S. Truett Cathy, the billionaire founder of the privately held Chick-fil-A restaurant chain that famously closes on Sundays but also drew unwanted attention to gay marriage in recent years because of his family's conservative views, died early today, a company spokesman says. He was 93 and died at home surrounded by family members. Cathy opened his first diner in an Atlanta suburb in 1946, and by 1967 he had founded and opened his first Chick-fil-A Inc. restaurant in Atlanta. Over ensuing decades, the boneless chicken sandwich he is credited with inventing would propel Chick-fil-A expansion to more than 1,800 outlets in 39 states and the nation's capital.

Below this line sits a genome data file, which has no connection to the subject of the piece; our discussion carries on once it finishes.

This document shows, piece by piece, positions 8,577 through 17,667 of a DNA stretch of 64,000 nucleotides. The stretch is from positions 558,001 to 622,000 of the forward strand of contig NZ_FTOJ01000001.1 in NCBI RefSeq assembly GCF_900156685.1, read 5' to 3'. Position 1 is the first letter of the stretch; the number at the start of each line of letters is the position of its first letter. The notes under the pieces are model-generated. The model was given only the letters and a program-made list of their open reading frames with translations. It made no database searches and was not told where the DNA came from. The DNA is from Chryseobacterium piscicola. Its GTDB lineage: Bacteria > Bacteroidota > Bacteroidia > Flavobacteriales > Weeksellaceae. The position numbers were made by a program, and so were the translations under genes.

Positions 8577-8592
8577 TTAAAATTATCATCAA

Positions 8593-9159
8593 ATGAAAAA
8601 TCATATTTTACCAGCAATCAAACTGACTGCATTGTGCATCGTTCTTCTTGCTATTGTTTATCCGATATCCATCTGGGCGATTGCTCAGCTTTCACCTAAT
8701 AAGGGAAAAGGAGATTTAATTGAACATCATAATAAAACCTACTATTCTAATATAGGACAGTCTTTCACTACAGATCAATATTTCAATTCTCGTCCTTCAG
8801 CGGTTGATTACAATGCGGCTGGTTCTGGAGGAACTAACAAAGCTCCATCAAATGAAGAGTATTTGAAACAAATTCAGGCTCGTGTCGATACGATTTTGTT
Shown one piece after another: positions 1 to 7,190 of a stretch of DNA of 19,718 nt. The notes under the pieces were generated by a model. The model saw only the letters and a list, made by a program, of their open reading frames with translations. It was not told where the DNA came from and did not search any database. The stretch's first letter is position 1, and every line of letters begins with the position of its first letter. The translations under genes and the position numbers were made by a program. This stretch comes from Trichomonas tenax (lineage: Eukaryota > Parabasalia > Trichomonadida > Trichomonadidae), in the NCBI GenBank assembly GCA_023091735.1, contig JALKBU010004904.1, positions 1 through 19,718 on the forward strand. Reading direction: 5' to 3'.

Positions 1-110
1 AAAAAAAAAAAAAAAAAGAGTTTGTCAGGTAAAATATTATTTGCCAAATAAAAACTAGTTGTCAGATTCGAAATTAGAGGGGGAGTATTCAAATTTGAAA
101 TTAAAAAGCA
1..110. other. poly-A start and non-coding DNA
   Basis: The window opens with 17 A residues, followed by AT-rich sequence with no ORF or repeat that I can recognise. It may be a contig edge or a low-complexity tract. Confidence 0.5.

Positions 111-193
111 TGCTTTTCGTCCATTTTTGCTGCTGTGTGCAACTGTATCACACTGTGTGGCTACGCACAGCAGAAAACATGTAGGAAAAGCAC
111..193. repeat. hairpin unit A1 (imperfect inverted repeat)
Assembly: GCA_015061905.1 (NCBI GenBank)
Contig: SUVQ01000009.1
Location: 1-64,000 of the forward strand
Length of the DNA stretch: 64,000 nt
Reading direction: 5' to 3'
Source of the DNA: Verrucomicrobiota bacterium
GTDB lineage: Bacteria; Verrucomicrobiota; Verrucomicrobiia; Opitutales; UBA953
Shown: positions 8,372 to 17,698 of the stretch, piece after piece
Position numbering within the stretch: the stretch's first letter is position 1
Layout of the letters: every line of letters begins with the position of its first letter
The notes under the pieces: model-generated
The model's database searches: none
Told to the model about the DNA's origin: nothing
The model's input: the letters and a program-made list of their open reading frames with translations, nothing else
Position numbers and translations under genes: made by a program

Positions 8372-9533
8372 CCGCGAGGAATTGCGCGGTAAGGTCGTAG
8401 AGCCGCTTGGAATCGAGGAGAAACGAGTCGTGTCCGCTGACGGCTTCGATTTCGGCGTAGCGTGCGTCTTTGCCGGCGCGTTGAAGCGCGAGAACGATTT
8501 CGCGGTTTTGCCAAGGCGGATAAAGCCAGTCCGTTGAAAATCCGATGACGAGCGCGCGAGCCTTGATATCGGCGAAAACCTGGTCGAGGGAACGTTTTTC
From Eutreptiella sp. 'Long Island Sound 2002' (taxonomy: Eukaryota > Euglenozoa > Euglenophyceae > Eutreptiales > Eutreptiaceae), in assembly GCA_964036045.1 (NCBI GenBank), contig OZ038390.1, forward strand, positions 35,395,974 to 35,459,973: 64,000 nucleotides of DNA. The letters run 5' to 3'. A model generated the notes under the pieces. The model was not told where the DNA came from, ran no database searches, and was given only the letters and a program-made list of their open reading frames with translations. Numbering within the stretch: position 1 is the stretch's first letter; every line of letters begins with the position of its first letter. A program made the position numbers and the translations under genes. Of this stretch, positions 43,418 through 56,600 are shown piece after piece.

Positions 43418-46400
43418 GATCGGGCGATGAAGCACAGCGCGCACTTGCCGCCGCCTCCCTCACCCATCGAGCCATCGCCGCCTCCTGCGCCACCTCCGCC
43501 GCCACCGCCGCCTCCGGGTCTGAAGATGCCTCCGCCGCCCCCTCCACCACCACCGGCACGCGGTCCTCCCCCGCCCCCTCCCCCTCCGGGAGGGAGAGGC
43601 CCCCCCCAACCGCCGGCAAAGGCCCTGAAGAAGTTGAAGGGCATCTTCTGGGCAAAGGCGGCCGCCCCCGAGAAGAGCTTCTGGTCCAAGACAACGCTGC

Cathy attributed his hardworking nature—even as a little boy he made money by selling six bottles of Coca-Cola for a quarter—to growing up poor. "I've experienced poverty and plenty and there's a lesson to be learned when you're brought up in poverty," he said in 2007. "I had to create some good work habits and attitude." His 2007 book How Did You Do It, Truett? outlined his strategy for success, which included setting priorities, being courteous, cautiously expanding a business, and not being burdened with debt. "There's really no secret for success," he said then. "I hope it will open eyes for people. They don't have to follow my recipe, but this is what works for me." (Read more S. Truett Cathy stories.)